Fidelity Says Hungary Risks ‘Mass Exit’ Without IMF SupportAndras Gergely
Hungary risks a “mass exit” from its debt and currency markets if foreign investors’ sentiment toward the country worsens after it bypassed International Monetary Fund aid, Fidelity Investments said.
Prime Minister Viktor Orban’s cabinet may need to reconsider the decision to try to finance itself as Hungary is over-reliant on foreign support in the market, with international investors holding 46 percent of local debt, said R. Aran Gordon, who helps manage $1.2 billion in emerging-market debt at Fidelity Worldwide Investment in London.
“Should things unravel further, and local debt becomes less attractive, therein lies a potential problem because of the potential for a mass exit,” Gordon said in an interview in Budapest yesterday.
International investors held 4.85 trillion forint ($21.8 billion) in forint-denominated bonds and bills as of today, compared with a record 5.08 trillion forint at the end of last year, according to data from the Debt Management Agency on Bloomberg. The forint slid 0.4 percent to 293.86 per euro by 5:16 p.m. in Budapest, extending its slump this year to 0.9 percent this year after an 8.1 percent rally in 2012.
Hungary raised $3.25 billion on Feb. 12 in its first sale of foreign bonds in 21 months. The government opted for market financing after more than a year of disputes with the IMF on budget policy and central bank independence.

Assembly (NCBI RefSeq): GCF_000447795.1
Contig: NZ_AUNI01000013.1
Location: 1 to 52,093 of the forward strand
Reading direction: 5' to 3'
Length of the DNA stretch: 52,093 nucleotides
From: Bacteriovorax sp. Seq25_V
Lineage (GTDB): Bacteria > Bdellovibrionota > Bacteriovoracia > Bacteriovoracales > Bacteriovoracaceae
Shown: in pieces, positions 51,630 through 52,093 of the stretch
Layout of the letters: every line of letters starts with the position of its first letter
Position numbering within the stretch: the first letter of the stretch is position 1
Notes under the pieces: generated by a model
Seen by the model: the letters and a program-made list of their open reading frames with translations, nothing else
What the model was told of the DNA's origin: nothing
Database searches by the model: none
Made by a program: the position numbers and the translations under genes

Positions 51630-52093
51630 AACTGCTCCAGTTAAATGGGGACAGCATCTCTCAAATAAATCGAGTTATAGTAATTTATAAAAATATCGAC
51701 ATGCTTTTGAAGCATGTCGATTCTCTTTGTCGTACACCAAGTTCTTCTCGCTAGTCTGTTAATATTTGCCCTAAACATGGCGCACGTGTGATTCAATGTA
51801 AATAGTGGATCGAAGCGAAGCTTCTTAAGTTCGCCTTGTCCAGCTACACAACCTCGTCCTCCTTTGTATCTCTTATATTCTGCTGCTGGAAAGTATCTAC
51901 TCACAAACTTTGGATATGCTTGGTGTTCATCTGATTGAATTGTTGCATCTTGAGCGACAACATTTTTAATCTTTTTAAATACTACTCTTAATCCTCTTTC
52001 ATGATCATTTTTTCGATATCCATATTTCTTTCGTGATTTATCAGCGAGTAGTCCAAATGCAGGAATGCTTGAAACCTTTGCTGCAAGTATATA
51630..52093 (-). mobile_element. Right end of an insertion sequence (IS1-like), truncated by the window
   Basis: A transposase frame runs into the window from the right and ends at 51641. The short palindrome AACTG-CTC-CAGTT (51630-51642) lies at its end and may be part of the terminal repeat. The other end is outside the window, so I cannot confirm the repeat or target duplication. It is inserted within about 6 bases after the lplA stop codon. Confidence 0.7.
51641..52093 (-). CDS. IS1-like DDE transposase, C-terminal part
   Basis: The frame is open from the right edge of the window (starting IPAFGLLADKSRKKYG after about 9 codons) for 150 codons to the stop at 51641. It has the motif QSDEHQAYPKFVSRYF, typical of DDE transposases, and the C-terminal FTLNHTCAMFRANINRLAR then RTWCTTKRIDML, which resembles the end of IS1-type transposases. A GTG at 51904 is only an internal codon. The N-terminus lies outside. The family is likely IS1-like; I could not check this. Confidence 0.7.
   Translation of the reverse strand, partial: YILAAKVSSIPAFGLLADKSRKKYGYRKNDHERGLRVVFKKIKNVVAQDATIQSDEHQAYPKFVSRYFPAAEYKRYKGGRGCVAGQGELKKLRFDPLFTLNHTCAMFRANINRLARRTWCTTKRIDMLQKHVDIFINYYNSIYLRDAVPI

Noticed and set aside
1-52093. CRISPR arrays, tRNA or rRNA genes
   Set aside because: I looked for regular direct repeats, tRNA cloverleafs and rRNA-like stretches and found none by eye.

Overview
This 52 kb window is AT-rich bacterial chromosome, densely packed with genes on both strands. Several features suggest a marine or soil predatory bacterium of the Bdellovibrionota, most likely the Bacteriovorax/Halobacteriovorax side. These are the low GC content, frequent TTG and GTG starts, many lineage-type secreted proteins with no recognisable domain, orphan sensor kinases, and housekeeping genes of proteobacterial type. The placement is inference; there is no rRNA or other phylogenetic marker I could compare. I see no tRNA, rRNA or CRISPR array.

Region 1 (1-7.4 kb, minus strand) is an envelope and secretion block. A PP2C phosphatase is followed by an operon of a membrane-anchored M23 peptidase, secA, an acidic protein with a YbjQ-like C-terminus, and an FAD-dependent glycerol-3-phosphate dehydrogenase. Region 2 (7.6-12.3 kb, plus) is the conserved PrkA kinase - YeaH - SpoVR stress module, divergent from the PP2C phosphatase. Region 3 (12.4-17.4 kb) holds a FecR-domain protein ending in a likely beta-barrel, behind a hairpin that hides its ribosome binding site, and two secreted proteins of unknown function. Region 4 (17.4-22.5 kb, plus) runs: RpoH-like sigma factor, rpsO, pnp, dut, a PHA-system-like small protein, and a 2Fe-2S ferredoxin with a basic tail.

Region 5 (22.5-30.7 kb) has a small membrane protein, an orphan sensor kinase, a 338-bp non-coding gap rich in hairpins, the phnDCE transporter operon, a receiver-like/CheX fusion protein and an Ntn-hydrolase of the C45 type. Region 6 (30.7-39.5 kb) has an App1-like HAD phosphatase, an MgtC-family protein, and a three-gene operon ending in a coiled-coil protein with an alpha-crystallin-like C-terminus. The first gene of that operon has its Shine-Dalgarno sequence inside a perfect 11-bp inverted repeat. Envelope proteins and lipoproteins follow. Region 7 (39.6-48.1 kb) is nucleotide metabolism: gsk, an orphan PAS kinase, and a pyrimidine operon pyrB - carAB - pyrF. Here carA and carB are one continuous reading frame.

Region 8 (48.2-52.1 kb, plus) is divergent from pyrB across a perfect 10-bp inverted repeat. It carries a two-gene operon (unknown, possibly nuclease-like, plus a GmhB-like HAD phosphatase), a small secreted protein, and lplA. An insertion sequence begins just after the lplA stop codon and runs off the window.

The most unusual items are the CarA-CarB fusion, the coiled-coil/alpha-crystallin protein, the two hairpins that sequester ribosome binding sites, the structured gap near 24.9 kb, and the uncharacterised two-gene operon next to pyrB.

“There are still those that don’t rule out that there will be a mind-set shift to being more open to that type of a tool,” Gordon said of Hungary’s chances for an IMF loan. “The economy is not in the greatest shape and there needs to be that stimulus to be able to generate domestic demand.”
Hungary’s financing needs in 2013 are the largest among its peers in central and eastern Europe, at 19 percent of gross domestic product, Moody’s Investors Service said on Feb. 8. Moody’s rates Hungary’s at Ba1, one step below investment-grade, with a negative outlook. The rating company also highlighted the risk posed by the high ratio of non-resident investors in Hungary’s bond market.
Yields on Hungary’s 10-year forint-denominated bonds fell four basis points, or 0.04 percentage point, to 6.236 percent, the lowest in five weeks. The yield fell to a seven-year low of 5.99 percent on Jan. 3, compared with 10.8 percent a year earlier, according to data compiled by Bloomberg.
Fidelity is “underweight” on Hungary’s debt and “short to neutral” on the forint, Gordon said.